Adults typically go for a cholesterol check at least once every four to six years Cholesterol testing generally starts at age 20. However, professionals recommend earlier screening if you are genetically predisposed to heart disease.

    Screening for blood pressure usually starts in childhood. If you’re 18 and above, you should have your blood pressure checked at least once every two years. Starting at age 40, you should be tested annually.

    Early screening for diabetes can help considering the condition is a risk factor for heart disease. If you have a family history of diabetes or being overweight/obesity, your doctor may recommend early screening. But if you don’t have risk factors and you have a healthy weight, you should consider starting at age 45 and retest every three years.

    1. Take Your Medicine

    In case of a health condition, your physician may prescribe medications like statins to help control blood pressure, cholesterol and blood sugar. It’s important that you’re diligent with taking them daily and only switch up your regimen under your doctor’s guide.

    Avoid taking aspirin and such medicines unless your doctor advises you to. Taking certain drugs without proper advice could lead to bleeding and more problems. To help understand the symptoms of a heart condition, you need to know how the cardiovascular system works. To understand how your heart works, visit this page.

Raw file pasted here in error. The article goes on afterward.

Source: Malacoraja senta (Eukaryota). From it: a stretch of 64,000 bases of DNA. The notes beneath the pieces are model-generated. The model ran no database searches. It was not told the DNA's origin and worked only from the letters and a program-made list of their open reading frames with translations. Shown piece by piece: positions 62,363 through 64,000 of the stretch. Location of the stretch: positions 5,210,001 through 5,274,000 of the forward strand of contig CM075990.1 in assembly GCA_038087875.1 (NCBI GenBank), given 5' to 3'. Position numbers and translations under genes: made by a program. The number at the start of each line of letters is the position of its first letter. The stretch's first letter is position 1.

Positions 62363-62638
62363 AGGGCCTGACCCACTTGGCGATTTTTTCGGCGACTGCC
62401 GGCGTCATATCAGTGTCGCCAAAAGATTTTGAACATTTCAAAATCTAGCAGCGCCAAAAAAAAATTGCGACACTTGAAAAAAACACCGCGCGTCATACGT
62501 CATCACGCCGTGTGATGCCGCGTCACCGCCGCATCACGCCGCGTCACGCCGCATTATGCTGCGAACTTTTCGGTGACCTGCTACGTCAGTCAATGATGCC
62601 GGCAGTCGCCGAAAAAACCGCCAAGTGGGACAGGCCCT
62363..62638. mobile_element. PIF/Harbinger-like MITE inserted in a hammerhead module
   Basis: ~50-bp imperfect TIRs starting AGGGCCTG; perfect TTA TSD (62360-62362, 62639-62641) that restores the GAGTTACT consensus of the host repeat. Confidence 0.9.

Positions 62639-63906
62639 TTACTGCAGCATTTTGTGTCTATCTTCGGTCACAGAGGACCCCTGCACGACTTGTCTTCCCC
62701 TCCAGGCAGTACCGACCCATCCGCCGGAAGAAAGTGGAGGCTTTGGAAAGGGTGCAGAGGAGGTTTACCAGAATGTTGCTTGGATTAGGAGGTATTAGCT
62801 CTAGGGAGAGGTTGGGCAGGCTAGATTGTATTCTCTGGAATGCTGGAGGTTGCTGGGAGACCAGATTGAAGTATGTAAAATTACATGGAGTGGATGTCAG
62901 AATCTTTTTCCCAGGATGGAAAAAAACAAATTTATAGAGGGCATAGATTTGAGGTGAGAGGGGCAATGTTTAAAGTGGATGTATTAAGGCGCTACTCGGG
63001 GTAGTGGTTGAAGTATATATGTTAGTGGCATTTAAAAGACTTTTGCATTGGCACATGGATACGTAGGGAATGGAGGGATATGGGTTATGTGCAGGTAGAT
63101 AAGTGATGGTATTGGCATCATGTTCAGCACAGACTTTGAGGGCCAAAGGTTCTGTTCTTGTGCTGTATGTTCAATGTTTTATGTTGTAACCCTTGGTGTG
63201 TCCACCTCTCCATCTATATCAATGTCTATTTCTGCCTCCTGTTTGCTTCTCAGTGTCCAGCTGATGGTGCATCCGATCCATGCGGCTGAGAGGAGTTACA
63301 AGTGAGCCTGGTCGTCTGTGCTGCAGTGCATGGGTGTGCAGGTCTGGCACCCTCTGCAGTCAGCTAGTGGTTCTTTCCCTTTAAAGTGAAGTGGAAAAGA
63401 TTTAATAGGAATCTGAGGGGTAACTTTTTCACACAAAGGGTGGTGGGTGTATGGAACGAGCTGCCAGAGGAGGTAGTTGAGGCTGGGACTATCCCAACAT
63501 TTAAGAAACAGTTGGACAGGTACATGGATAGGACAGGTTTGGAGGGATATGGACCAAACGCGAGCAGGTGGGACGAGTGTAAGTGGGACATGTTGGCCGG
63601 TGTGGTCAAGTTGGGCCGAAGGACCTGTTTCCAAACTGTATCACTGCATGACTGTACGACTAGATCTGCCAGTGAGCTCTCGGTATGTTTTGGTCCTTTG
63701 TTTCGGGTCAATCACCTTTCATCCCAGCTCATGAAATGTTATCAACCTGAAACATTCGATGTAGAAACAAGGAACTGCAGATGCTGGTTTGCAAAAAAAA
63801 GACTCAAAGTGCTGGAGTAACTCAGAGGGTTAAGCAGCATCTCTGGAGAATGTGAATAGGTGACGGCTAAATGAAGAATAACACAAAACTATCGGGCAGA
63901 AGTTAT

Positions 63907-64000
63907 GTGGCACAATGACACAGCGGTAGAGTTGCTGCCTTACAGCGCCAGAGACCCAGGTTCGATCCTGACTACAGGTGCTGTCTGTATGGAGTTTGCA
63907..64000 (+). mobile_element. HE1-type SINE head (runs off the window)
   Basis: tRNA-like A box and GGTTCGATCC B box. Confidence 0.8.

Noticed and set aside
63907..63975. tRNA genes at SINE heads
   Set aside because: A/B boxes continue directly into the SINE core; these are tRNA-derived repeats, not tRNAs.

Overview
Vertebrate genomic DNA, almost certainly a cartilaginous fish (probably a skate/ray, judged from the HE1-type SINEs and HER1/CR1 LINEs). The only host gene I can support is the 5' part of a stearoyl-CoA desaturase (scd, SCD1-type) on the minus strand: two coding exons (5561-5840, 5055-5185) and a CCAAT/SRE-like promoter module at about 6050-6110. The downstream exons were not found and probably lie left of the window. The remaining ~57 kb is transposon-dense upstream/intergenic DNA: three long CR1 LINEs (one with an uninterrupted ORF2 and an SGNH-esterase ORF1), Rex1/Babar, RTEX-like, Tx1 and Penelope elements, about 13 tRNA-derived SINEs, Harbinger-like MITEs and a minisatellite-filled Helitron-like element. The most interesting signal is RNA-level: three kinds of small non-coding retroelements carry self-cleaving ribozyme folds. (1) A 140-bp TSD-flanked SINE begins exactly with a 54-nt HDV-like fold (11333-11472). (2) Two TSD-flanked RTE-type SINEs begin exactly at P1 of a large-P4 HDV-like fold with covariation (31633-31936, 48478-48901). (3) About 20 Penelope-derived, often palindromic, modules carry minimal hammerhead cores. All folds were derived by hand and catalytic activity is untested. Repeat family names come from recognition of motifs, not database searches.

1. Avoid Smoking

    Smoking remains a leading cause of disease and preventable death worldwide. Smoking and consumption of tobacco products isn’t just bad for your lungs, it has negative effects on your heart too.

    Tobacco products and smoking are some of the most important cardiovascular risk factors. Smokers, in particular, have a high risk of stroke and heart attack compared with nonsmokers. Even if you don’t smoke, make sure to avoid secondhand smoke.

    Chemicals in tobacco can damage your blood vessels. Smoking causes gum disease, emphysema, cancer and harms almost every organ in your body. Tobacco smoking also lowers your HDL, increases blood pressure, causes arteriosclerosis, and peripheral artery disease. E-cigarettes are also linked to increased heart problems.

    If you’re one of those who use tobacco or smoke (even once a while) then quitting the habit could improve your heart health.

    1. Get to a Healthy Weight

    Carrying extra weight means your heart needs to overwork, which can increase your risk of cardiovascular problems. If you have high blood sugar, high cholesterol or high blood pressure, your risk increases even more.

    One way to check if your weight is within the normal range is to calculate your body mass index (BMI). A BMI of 25 or more is considered overweight and is usually associated with an increased risk of heart disease and stroke.

    Even a small weight loss can benefit your heart. To help reduce weight and other risk factors, introduce diet modifications, and exercise into your life.

    Life Healthier to Avoid the Risk of Heart Disease

    You’re never too young or too old to start taking care of your heart. Even small changes in your life changes can add years to your life.

    Start reducing your risk of heart disease today by following certain healthy habits, like the ones listed above. For more general health and wellness tips, check out our blog.